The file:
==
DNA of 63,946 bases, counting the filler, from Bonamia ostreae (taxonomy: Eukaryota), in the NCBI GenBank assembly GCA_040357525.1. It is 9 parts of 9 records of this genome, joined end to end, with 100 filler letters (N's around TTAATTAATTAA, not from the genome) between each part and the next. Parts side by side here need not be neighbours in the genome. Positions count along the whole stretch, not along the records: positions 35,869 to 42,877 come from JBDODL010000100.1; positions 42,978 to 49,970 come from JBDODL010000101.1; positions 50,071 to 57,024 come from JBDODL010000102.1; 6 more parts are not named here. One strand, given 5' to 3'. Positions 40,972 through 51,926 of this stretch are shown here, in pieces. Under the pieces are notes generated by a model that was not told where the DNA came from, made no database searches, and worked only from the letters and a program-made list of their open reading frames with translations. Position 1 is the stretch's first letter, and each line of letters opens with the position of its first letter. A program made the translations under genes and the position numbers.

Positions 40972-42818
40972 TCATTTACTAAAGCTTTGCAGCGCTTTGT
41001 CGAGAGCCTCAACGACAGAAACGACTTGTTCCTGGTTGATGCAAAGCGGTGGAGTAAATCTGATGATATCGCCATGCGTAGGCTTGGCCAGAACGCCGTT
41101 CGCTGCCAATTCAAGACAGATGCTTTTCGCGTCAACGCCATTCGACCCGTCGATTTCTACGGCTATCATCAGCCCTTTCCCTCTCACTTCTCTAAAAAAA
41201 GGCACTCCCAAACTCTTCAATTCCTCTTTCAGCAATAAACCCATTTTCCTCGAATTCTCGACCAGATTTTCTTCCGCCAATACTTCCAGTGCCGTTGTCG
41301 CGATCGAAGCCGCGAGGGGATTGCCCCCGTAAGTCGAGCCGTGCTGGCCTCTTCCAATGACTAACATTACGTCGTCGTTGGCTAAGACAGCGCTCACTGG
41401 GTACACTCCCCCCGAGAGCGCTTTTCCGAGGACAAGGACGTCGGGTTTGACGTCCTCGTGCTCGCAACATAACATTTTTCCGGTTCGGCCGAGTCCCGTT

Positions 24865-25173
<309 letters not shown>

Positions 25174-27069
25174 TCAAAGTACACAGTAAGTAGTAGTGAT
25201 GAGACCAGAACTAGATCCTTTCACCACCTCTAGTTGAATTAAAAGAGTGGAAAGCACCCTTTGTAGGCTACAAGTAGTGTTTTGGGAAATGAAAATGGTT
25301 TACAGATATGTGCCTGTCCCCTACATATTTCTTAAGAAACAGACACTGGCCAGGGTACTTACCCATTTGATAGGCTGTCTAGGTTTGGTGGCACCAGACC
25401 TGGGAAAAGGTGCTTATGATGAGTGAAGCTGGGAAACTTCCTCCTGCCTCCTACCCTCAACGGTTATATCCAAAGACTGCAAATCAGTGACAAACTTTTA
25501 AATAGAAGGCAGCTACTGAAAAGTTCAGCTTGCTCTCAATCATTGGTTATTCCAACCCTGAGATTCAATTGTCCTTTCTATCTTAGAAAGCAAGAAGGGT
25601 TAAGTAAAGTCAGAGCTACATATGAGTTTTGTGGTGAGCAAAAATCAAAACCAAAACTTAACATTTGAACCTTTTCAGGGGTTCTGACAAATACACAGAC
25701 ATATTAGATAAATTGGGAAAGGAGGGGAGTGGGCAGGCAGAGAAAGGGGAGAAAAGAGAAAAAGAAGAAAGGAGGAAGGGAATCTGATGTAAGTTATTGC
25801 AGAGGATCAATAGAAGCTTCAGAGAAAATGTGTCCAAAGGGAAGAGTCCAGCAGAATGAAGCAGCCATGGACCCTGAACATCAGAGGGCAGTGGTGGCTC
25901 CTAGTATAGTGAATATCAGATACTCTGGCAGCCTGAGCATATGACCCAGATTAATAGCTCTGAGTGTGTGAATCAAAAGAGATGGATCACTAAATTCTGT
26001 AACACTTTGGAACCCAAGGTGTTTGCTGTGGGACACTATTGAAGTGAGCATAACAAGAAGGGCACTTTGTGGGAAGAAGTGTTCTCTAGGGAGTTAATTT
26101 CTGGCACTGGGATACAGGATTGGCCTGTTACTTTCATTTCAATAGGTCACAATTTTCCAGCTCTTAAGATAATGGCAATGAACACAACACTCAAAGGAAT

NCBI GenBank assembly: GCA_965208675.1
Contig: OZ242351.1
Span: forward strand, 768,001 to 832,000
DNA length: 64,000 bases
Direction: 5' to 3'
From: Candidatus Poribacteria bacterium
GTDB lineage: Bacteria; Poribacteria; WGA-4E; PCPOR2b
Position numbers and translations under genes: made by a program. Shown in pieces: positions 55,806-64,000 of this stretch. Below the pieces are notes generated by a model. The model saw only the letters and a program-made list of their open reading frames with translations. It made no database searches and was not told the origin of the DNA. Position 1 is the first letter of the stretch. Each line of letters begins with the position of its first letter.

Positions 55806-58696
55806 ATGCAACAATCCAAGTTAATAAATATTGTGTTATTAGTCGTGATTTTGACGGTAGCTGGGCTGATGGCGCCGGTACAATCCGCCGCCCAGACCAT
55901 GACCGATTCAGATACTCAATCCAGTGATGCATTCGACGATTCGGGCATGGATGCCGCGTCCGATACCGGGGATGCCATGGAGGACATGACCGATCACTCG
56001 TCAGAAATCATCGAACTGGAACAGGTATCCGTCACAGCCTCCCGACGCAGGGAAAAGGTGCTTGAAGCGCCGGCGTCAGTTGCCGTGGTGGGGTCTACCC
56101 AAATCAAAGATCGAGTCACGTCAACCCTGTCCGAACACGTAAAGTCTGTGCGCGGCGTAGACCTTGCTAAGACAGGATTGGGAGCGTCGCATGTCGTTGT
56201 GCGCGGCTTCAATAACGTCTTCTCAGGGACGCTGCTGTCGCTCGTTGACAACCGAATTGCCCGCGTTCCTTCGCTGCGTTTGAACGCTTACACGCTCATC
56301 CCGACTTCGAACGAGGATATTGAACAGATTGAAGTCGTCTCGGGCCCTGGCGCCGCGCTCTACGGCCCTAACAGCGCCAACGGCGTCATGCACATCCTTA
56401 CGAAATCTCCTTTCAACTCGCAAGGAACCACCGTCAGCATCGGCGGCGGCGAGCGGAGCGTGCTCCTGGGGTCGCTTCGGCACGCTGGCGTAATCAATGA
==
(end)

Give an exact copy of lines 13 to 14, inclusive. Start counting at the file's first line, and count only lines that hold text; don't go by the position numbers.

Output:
25201 GAGACCAGAACTAGATCCTTTCACCACCTCTAGTTGAATTAAAAGAGTGGAAAGCACCCTTTGTAGGCTACAAGTAGTGTTTTGGGAAATGAAAATGGTT
25301 TACAGATATGTGCCTGTCCCCTACATATTTCTTAAGAAACAGACACTGGCCAGGGTACTTACCCATTTGATAGGCTGTCTAGGTTTGGTGGCACCAGACC